sellingIt’s A Win Win

The stylists at Eye Candy Optical in Beachwood, OH, play a simple game called “hate, don’t hate” with their customers. “We used to say ‘like and hate’ but our customers found the word ‘like’ to be too committal,” say co-owners Steve Nelson and Anton Syzdykov. “If they ‘don’t hate it’ it stays in the tray. It’s that simple!” At the end of the game, the cream rises to the top and the customer can be certain they found the best frame, they say. Of course, the caveat is that it takes a very skilled person to lead this process. “They must know the person’s style, features, skin tone, color palette, occupation, and image they want to project. We are all psychologists, detectives, artists, and stylists.”

sellingKeep ’Em in Your Sights

Eye contact is important in any kind of sale. Jack Mitchell, author of Hug Your Customers, suggests asking your sales associates: “Do you know the color of your top customers’ eyes?” Quiz them on this once in a while. A customer’s eyes are the one thing they should remember. You are ECPs after all.

sellingGood Citizens

If you refer to potential customers as prospects or targets, Seth Godin urges you to stop and instead call them “citizens.” He says conventional “marketing-centric terms” don’t reflect the way power has shifted in the marketplace. “Citizens are no longer the weak, isolated pre-consumers in front of a TV set in 1971, with few options. Now, they appear to be holding all the cards.” Try it and “you can’t help but become a little more humble and a little more respectful,” he writes on his blog.

LEARNINGBrain Squeeze

This may sound a bit odd, but work with us, it’s doctor-approved. Dr. Allen Bradon, author of Learn Faster and Remember More, suggests bringing a tennis ball to work. When reading documents, squeeze the ball in your right hand. This will stimulate the left side of your brain, the side that processes words. If it’s blueprints or instructions with diagrams, switch to your left hand; the brain’s right side deals with spatial relationships.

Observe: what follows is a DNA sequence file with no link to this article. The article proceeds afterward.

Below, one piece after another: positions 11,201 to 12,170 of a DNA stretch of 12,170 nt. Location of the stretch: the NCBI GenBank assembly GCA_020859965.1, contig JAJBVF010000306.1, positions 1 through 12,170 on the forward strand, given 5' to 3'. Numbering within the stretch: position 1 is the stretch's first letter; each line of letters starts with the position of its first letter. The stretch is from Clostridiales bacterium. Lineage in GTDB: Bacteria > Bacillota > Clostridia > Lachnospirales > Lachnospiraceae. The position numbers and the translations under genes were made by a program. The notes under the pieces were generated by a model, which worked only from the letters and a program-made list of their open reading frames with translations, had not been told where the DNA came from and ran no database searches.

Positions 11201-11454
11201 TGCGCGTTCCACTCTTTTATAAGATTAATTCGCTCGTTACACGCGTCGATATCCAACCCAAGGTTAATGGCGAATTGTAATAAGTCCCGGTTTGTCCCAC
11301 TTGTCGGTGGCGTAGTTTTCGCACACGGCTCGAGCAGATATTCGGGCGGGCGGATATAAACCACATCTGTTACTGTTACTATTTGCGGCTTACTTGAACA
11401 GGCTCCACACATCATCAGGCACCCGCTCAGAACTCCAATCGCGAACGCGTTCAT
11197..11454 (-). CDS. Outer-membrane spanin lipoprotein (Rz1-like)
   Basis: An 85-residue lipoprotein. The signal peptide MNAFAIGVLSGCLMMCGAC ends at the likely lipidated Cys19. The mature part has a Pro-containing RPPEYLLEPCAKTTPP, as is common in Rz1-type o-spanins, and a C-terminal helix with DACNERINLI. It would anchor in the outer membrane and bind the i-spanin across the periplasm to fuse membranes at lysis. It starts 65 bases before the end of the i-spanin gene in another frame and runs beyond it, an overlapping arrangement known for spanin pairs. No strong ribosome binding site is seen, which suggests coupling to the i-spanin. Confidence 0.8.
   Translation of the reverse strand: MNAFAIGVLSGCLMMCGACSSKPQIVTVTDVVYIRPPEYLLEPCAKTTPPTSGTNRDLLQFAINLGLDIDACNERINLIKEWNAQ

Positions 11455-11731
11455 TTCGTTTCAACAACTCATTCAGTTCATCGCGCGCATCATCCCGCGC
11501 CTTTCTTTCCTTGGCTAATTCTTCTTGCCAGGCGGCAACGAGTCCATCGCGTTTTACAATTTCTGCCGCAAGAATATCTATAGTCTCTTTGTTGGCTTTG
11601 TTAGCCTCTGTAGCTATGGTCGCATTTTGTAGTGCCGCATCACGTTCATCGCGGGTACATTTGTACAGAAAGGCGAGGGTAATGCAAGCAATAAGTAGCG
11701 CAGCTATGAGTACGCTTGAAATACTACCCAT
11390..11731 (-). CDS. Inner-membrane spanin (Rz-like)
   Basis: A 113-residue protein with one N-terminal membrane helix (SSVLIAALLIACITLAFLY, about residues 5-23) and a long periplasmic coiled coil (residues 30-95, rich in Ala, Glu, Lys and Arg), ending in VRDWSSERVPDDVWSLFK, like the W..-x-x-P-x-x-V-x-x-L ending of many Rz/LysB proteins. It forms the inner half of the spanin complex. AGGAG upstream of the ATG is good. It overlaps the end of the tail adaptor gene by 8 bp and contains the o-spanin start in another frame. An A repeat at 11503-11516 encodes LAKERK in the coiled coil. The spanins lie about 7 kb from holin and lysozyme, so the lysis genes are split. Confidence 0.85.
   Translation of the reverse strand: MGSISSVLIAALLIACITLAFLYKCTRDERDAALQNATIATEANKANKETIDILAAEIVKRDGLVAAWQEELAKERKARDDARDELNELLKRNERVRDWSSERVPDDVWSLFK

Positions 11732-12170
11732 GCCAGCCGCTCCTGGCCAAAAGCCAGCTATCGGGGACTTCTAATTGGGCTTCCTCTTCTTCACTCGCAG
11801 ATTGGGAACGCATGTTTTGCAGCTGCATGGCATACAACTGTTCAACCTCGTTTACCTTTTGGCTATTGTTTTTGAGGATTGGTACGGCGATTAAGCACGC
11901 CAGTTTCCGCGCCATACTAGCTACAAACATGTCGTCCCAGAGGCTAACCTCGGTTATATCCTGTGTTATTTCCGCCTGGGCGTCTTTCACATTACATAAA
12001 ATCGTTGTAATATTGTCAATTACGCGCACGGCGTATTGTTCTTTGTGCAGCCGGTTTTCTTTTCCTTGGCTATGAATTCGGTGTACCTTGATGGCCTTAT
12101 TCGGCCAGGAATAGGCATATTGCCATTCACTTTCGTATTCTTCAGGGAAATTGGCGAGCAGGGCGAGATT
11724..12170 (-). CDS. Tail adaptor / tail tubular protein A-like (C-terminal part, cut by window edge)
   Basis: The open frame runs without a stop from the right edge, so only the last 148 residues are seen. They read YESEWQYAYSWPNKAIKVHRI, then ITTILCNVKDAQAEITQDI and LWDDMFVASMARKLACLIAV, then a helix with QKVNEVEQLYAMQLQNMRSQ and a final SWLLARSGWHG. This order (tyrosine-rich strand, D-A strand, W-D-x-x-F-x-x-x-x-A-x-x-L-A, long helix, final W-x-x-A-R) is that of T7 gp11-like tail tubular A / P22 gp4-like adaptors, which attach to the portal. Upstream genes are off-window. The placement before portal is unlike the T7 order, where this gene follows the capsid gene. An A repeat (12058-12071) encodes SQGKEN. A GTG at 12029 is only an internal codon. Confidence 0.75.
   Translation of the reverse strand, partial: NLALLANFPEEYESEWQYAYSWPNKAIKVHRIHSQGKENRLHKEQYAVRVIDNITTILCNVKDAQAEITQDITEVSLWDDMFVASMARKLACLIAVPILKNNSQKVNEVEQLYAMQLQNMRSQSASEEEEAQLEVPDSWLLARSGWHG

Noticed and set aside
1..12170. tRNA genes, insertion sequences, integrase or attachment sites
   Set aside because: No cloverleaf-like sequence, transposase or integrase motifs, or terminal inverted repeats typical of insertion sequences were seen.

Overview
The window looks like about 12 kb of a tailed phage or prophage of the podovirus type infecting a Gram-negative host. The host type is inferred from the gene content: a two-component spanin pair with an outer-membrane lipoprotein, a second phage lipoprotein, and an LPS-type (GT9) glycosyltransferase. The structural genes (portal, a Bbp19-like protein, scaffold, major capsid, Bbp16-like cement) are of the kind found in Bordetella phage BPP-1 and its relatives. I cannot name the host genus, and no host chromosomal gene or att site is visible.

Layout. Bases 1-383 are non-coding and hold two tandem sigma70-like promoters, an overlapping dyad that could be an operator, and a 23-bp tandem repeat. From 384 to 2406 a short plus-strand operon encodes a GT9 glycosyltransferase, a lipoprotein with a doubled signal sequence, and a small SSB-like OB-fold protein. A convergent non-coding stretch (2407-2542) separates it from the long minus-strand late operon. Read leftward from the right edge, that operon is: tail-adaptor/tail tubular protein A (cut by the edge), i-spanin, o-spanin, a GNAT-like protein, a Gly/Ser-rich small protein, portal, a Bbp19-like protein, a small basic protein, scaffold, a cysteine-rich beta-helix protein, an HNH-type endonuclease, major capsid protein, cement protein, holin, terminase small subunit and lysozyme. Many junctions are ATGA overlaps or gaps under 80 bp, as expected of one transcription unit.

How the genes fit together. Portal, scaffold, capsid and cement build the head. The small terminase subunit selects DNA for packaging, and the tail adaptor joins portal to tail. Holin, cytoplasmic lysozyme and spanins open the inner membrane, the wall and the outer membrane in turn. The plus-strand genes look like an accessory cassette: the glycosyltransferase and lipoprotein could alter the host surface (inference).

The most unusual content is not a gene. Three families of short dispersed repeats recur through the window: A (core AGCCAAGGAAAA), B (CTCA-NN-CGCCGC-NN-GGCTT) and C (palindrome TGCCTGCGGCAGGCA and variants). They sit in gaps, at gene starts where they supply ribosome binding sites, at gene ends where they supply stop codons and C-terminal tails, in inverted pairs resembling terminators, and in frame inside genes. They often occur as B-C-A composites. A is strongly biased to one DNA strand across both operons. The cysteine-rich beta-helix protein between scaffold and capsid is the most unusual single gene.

sellingLike a Charm

Great sales mantra seen on the website of author and sales expert Jeffrey Gitomer at gitomer.com. A reader writes that while he is selling to a customer, he tells himself, “I am transferring enthusiasm, I am transferring enthusiasm.” That’s exactly what you should be doing.

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Tip Sheet

What’s the Title of Your Autobiography? And More Tips for April

Plus who doesn’t like a party? Especially when the ‘gifts’ are positive reviews for you business.

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planning Be an Idea Machine

Write down 10 ideas a day. “Do it for six straight months and see what happens. It actually turns into a super power,” says serial entrepreneur and author James Altucher. To collect his ideas, Altucher buys 1,000 waiter’s pads at a time from restaurant supplies websites (10 cents a pad). “They’re great for meetings because I have to keep concise lists, and they’re always good conversation starters.”

marketingThrow a Party

What month was your company born? Throw a birthday party and ask your customers to bring “gifts” of testimonials that you can use in your marketing. Including such third-party recommendations on your website and in your ads is one of the best ways around to convince others that your store is, indeed, the best place to shop, says Entrepreneur magazine’s Idea Site For Business.

managementThe Power of Perspective

When somebody gets down over a minor setback, ask them something in the vein of, “So that’s what you’re going to title your autobiography? I Had a Slice of Pizza and Spent the Rest of My Life as a Fat Blob?” And while sarcasm can motivate, best if you follow up with, “Hell no, you get back on track the next day as if nothing happened.” Our thanks to the Reddit diet community.

operationsDon’t Make It Weirder

Sign seen on the door of a store in Vulcan, Alberta: “No soliciting. Seriously, don’t make it weirder.”  Hat tip to Sarini Fine Jewellery for telling it in a tone that would warm the heart of Dr. Spock.

managementWhat Can I Do for You?

Once a month, make it a practice to individually ask each of your employees “What one thing can I do better for you?” After listening to and acknowledging the employee’s ideas, then tell them the one thing that they can do better for you that month. This helps build better communication, and keep both of you focused on continuous improvement, says Bob Nelson in 1001 Ways to Energize Employees.

salesNumbers Game

If quickly working out percentages, such as a 4% discount on a $75 item, trips you up, keep this hack in mind: It’s often easier to flip the sum, i.e. 75% of 4 (for which the answer is — and even we got this — 3!) 18% of 50, 14% of $300 (50% of $18, 300% of $14) … it’s a doddle, right?

communityShare the Ride

April brings us Earth Day (April 22), and if you’d like to do your bit to encourage a more sustainable way of living, take your cue from McCulley Optix Gallery in Fargo, ND, which gives credits to people who show a receipt for ride-share expenses to get to their office.